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    Vermont could repeal some bottle deposits

    MONTPELIER — Vermont redemption centers and environmental advocates are opposing legislation that would repeal the deposit on one-liter or larger liquor bottles and beverage containers as part of an effort to move the state toward a single-stream solid-waste system.

    The proposed changes are included in a solid waste bill sponsored by Senator Robert Hartwell, a Bennington Democrat, chairman of the Senate Natural Resources and Energy Committee.

    The proposed legislation would not repeal the state’s entire bottle bill, which was enacted in the early 1970s. The bottle provision is aimed at generating discussion about how the redemption system can be phased out in exchange for a system in which all solid waste is collected and sorted, Hartwell said.


    Supporters say the system is more efficient and encourages recycling because people don’t have to sort trash into different categories at home.

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    “I don’t know what’s going to happen to the bottle provisions right now, but the point is that there has to be a comprehensive solid waste system,” he said.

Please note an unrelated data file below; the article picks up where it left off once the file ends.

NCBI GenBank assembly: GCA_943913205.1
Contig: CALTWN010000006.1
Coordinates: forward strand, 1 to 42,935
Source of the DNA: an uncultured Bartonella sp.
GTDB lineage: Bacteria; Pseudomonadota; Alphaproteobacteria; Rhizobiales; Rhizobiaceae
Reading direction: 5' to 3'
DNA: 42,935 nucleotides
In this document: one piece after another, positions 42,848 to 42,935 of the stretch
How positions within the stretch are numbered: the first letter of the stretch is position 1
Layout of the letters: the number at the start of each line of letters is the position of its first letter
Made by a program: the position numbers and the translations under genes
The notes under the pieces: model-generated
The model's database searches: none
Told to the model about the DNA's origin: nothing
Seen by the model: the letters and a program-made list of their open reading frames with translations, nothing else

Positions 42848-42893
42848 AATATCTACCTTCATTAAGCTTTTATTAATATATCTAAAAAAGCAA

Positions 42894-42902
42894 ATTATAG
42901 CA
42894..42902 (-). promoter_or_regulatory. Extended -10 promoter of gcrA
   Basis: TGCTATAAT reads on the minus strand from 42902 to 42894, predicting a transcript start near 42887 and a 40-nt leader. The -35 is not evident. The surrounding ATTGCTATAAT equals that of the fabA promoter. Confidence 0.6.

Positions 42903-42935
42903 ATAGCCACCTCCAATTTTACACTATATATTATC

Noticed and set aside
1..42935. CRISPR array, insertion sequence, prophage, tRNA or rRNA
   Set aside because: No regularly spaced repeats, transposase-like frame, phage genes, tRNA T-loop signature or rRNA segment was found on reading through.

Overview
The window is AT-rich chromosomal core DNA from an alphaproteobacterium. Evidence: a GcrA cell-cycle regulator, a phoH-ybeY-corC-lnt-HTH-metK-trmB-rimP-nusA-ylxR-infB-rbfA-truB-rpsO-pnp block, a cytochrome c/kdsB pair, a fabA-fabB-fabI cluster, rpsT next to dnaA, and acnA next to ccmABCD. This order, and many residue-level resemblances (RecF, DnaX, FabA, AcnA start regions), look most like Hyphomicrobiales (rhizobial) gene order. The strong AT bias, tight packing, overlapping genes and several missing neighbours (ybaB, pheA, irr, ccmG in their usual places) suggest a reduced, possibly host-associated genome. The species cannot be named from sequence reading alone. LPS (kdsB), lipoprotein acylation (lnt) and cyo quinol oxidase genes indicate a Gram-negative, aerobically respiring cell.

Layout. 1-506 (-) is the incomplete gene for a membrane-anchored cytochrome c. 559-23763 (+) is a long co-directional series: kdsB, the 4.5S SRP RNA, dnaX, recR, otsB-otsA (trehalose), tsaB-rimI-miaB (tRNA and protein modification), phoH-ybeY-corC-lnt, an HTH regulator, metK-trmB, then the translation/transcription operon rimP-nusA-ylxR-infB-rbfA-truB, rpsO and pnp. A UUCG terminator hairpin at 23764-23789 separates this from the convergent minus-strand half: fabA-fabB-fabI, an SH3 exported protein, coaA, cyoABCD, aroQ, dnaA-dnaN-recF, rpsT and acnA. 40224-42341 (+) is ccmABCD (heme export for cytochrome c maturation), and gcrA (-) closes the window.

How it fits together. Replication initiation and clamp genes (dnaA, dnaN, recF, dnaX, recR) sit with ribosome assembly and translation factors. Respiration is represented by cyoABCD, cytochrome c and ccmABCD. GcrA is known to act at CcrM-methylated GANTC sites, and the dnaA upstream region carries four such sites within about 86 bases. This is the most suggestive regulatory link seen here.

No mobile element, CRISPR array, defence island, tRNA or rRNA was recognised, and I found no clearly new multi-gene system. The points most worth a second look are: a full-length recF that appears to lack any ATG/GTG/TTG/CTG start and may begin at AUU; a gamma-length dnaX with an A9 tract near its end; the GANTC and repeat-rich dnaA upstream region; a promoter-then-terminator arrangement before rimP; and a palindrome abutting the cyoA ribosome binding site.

David Ellenbogen, vice chairman of the Vermont Sierra Club, testified Thursday that the bottle bill has changed Vermonters’ habits and increased recycling rates. Weakening the law would harm the Vermont’s reputation as an environmentally friendly state.

    Redemption center owners argue that any weakening of the bottle bill law would hurt their businesses.

    Andrew MacLean, a lobbyist representing the Beverage Association of Vermont, said the industry is seeking a single-stream waste system that he said would be more efficient and save distributors money.


    Distributors now pay a 3.5-cent handling fee for each can or bottle turned in to a redemption center.

    If the redemption law is repealed, the beverage industry is prepared to pay for public recycling containers and launch “a very intense” public education campaign, he said.